Study yields new insights into why some people get headaches from red wine
As the holiday season kicks off this week, many will be making a consequential choice at dinner: red wine or white wine? And if your choice is red, will you be risking a headache? The fact that red wine can sometimes cause headaches in certain individuals (especially those prone to migraines) is common knowledge—so much so that the phenomenon (“RWH”) even has its own Wikipedia page. The Roman encyclopedist Celsus wrote in his treatise De Medicina about the pain felt after drinking wine, while six centuries later, Paul of Aegina mentioned that drinking wine could trigger a headache.
But the science to date is largely unclear regarding which components of red wine are responsible, as well as the mechanisms behind the phenomenon. A team of California scientists has narrowed down the likely culprits to a flavonol called quercetin, according to a new paper published in the journal Scientific Reports, although they have yet to run experiments with participants prone to RWH to test their hypothesis.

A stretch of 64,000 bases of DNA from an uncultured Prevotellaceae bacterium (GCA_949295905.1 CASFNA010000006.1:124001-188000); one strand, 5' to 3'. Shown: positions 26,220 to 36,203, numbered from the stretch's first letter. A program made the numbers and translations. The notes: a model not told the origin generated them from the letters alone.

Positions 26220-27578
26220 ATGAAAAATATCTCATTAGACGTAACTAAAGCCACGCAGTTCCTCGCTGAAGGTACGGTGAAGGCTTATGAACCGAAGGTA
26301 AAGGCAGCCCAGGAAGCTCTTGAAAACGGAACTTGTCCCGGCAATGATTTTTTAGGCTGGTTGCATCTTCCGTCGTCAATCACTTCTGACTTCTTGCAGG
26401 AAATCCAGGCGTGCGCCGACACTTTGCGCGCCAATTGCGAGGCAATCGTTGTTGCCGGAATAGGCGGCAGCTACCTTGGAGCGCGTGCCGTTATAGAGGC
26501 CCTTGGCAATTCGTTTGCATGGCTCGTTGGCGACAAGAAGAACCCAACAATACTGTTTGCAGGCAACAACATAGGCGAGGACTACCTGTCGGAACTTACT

It’s a knotty issue because of the complexities of both wine and human genetics/physiology. Wine is basically water and alcohol, along with acids, dissolved sugars, and other compounds that lend color and flavor. For instance, the tannins in wine are polyphenolic compounds responsible for much of the bitterness and astringency in a given wine; they’re derived from the skins and stems of the grapes, or as a result of aging in oak barrels.
Author: Jennifer Ouellette. [Source Link (*), Ars Technica – All content]